Hebrews - An Exposition, with Practical Observations, of The Epistle to the Hebrews
Concerning this epistle we must enquire, I. Into the divine authority of it; for this has been questioned by some, whose distempered eyes could not bear the light of it, or whose errors have been confuted by it; such as the Arians, who deny the Godhead and self-existence of Christ; and the Socinians, who deny his satisfaction; but, after all the attempts of such men to disparage this epistle, the divine original of it shines forth with such strong and unclouded rays that he who runs may read it is an eminent part of the canon of scripture. The divinity of the matter, the sublimity of the style, the excellency of the design, the harmony of this with other parts of scripture, and its general reception in the church of God in all ages - these are the evidences of its divine authority. II. As to the divine amanuensis or penman of this epistle, we are not so certain; it does not bear the name of any in the front of it, as the rest of the epistles do, and there has been some dispute among the learned to whom they should ascribe it. Some have assigned it to Clemens of Rome; other to Luke; and many to Barnabas, thinking that the style and manner of expression is very agreeable to the zealous, authoritative, affectionate temper that Barnabas appears to be of, in the account we have of him in the acts of the Apostles; and one ancient father quotes an expression out of this epistle as the words of Barnabas. But it is generally assigned to the apostle Paul; and some later copies and translations have put Paul's name in the title. In the primitive times it was generally ascribed to him, and the style and scope of it very well agree with his spirit, who was a person of a clear head and a warm heart, whose main end and endeavour it was to exalt Christ. Some think that the apostle Peter refers to this epistle, and proves Paul to be the penman of it, by telling the Hebrews, to whom he wrote, of Paul's having written to them, 2Pe. 3:15. We read of no other epistle that he ever wrote to them but this. And though it has been objected that, since Paul put his name to all his other epistles, he would not have omitted it here; yet others have well answered that he, being the apostle of the Gentiles, who were odious to the Jews, might think fit to conceal his name, lest their prejudices against him might hinder them from reading and weighing it as they ought to do. III. As to the scope and design of this epistle, it is very evident that it was clearly to inform the minds, and strongly to confirm the judgment, of the Hebrews in the transcendent excellency of the gospel above the law, and so to take them off from the ceremonies of the law, to which they were so wedded, of which they were so fond, that they even doted on them, and those of them who were Christians retained too much of the old leaven, and needed to be purged from it. The design of this epistle was to persuade and press the believing Hebrews to a constant adherence to the Christian faith, and perseverance in it, notwithstanding all the sufferings they might meet with in so doing. In order to this, the apostle speaks much of the excellency of the author of the gospel, the glorious Jesus, whose honour he advances, and whom he justly prefers before all others, showing him to be all in all, and this in lofty strains of holy rhetoric. It must be acknowledged that there are many things in this epistle hard to be understood, but the sweetness we shall find therein will make us abundant amends for all the pains we take to understand it. And indeed, if we compare all the epistles of the New Testament, we shall not find any of them more replenished with divine, heavenly matter than this to the Hebrews. — Henry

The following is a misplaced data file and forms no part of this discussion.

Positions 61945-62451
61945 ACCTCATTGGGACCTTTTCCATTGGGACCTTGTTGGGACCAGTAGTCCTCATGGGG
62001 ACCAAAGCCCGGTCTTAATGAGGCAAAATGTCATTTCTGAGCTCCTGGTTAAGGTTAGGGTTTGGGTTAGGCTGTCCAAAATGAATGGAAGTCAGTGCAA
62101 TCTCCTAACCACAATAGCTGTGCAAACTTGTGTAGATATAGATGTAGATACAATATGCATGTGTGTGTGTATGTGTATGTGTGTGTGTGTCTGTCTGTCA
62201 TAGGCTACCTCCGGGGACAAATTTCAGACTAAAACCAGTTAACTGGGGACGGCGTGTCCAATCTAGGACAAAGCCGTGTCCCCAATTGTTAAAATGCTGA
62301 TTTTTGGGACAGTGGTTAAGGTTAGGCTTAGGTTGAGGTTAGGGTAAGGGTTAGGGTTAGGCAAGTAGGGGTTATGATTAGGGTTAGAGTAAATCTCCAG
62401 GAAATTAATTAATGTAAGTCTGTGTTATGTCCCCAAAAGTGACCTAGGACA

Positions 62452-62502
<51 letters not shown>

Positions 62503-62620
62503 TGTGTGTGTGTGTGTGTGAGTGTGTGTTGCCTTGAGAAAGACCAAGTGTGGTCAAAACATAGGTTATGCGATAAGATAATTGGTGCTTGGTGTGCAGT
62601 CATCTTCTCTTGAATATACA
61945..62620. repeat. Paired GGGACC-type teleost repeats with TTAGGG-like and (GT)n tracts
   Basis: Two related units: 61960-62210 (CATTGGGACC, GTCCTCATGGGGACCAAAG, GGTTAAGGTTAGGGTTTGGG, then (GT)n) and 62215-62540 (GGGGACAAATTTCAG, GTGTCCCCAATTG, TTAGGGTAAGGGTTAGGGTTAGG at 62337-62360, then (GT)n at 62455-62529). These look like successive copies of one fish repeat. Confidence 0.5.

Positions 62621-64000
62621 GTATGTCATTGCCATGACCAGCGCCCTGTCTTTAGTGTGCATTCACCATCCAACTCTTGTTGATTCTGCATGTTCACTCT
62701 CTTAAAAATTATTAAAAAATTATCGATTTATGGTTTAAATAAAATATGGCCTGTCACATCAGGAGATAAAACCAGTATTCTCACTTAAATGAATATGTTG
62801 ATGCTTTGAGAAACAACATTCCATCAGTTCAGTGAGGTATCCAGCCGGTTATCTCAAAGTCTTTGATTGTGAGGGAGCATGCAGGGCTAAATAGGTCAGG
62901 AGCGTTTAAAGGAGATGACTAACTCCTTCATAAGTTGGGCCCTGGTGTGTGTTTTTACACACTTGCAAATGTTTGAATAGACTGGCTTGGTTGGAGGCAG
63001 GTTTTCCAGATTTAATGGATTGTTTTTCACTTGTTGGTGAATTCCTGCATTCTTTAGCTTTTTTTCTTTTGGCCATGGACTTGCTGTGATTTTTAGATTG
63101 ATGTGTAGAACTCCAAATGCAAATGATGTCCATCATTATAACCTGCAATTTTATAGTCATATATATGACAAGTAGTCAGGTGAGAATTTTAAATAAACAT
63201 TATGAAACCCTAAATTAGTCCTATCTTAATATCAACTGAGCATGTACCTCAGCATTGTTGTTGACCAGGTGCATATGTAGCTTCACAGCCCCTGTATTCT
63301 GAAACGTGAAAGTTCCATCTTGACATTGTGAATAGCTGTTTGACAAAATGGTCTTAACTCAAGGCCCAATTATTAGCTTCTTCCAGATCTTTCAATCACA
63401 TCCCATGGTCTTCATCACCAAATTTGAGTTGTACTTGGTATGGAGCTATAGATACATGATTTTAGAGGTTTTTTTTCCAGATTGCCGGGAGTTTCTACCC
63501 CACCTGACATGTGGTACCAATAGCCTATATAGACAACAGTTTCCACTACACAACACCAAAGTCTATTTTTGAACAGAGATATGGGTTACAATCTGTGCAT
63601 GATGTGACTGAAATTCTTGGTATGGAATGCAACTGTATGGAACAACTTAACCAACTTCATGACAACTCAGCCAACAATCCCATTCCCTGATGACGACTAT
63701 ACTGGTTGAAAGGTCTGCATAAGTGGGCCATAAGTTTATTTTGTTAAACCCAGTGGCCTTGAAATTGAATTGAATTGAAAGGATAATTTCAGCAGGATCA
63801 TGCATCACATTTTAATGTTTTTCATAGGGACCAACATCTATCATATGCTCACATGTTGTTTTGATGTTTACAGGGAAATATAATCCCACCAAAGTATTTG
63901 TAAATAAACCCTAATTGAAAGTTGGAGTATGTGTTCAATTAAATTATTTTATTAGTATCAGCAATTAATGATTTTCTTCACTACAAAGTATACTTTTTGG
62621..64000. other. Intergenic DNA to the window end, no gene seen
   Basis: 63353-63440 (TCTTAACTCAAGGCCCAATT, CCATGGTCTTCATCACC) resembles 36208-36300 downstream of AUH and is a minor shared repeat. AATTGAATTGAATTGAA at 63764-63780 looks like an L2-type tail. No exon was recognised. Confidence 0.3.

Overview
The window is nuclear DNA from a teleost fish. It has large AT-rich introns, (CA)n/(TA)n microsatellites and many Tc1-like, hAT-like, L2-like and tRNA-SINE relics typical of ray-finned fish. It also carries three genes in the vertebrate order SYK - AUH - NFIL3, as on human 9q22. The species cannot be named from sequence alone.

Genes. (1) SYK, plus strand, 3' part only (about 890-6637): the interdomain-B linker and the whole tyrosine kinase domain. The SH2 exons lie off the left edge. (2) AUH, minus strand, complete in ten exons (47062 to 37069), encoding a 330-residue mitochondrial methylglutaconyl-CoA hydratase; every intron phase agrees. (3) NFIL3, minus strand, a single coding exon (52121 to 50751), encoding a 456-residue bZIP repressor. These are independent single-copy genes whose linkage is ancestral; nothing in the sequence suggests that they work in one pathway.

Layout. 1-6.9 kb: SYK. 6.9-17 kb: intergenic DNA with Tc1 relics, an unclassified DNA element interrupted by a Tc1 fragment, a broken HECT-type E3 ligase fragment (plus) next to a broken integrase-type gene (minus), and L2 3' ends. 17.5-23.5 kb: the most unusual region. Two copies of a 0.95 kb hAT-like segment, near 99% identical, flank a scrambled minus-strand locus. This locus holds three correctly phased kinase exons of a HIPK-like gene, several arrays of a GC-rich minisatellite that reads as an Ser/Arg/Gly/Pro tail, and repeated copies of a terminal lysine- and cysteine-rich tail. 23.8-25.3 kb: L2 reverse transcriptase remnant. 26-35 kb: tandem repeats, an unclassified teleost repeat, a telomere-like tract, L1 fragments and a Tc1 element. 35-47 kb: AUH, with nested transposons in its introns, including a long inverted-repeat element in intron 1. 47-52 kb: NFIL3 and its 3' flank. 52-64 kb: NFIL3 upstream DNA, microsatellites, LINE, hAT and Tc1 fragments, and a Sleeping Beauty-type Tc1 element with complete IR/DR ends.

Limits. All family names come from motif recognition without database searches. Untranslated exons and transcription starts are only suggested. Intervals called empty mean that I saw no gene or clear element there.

Hebrews - Book Introduction - Hebrews
Writer: The authorship of Hebrews has been in controversy from the earliest times. The book is anonymous, but the reference in 2Pe. 3:15 seems conclusive that Paul was the Writer. See also Heb. 13:23. All agree that, whether by Paul or another, the point of view is Pauline. We undoubtedly have here the method of Paul's synagogue addresses. No book of Scripture more fully authenticates itself as inspired.
Date: From internal evidence it is clear that Hebrews was written before the destruction of the Temple, A.D. 70 (cf Heb. 10:11).
Theme: The doctrinal passages reveal the purpose of the book. It was written with a twofold intent: